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Why are governments sharing intelligence on the Ukraine war with the public and what are the risks?

In this article, Thomas Maguire, assistant professor at the Institute of Governance and Global Affairs, examines the intelligence of the US, British and Ukrainian governments and NATO partners concerning Russia and its war against Ukraine. This article discusses how and why governments communicate intelligence - and with what risks.

Thomas Maguire, Huw Dylan
26 September 2022
Read the full article here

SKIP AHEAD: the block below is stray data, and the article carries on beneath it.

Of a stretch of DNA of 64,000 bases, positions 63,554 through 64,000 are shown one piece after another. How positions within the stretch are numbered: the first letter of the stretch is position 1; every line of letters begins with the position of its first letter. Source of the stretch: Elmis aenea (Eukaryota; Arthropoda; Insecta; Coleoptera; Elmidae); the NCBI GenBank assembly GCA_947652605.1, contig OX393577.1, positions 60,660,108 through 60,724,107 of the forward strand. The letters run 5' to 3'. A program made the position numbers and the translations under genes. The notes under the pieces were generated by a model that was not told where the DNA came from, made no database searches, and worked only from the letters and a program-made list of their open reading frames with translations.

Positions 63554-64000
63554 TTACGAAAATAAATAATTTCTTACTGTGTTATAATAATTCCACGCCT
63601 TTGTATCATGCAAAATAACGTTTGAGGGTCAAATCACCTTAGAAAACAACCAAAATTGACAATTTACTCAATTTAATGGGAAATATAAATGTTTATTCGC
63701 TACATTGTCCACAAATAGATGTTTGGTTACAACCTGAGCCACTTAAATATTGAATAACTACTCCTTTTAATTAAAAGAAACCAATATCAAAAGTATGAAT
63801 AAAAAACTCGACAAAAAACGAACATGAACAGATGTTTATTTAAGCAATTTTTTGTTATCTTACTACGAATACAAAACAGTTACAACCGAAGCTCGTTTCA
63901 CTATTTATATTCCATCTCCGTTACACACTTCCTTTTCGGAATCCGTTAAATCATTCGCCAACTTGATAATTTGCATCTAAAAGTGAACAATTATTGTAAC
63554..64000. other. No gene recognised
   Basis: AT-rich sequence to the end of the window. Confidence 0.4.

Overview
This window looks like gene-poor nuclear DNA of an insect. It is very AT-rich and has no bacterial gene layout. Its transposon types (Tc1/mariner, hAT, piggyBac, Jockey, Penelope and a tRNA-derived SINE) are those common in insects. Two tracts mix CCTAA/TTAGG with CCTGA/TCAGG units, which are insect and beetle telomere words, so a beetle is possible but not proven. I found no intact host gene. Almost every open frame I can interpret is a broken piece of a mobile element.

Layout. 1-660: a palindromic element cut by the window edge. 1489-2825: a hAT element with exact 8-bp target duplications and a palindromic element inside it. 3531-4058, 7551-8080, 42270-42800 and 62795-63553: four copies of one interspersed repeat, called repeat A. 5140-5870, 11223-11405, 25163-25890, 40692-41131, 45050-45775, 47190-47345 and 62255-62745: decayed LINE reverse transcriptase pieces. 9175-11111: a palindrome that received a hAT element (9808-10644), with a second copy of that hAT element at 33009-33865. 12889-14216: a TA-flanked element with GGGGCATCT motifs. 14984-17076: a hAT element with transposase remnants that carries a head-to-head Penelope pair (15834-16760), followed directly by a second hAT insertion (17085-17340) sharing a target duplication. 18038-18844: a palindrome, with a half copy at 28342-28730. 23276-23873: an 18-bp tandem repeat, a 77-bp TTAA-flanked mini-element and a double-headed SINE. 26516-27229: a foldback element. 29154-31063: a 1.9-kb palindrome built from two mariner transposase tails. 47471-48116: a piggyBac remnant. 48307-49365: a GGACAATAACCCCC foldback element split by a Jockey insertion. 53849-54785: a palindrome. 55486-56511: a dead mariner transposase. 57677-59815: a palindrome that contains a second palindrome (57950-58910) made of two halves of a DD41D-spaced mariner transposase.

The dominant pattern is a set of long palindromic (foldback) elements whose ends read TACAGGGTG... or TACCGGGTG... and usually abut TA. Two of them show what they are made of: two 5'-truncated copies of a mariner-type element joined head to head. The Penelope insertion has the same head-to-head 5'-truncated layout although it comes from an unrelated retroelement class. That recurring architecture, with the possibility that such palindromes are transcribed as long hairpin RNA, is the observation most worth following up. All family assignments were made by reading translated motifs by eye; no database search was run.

Before and during the war in Ukraine, intelligence disclosures have been intended to bolster Ukrainian and European resilience against Russia’s invasion, to undermine Russia’s attempts to justify their actions and expose their wartime atrocities and failings. These disclosures have also sought to justify Nato and EU member economic sanctions and security assistance to Ukraine and to enhance cohesion with more reluctant allies to isolate Russia diplomatically and economically. Yet the scale, frequency and initially preemptive nature of intelligence disclosures concerning Russia and Ukraine are new. Given the acute pressure Ukraine is under, Kyiv is disclosing especially granular intelligence on alleged Russian operations to kill Ukrainian prisoners of war and Russian security service war planning. Finally, long-term considerations of disclosing for influence must consider the audience costs of losing trust through politicised intelligence. Using intelligence to forewarn of an enemy’s planned action runs the self-negating risk of successfully deterring the very act that is predicted. Also, publicly deployed intelligence often lacks the nuance of internal and classified assessments. It is consumed by a public generally unfamiliar with the limits of intelligence and contextual considerations. Intelligence agencies should be careful to protect their credibility with the public. Likewise, media intermediaries and public consumers alike need to approach such intelligence-led communications with a careful, critical eye.

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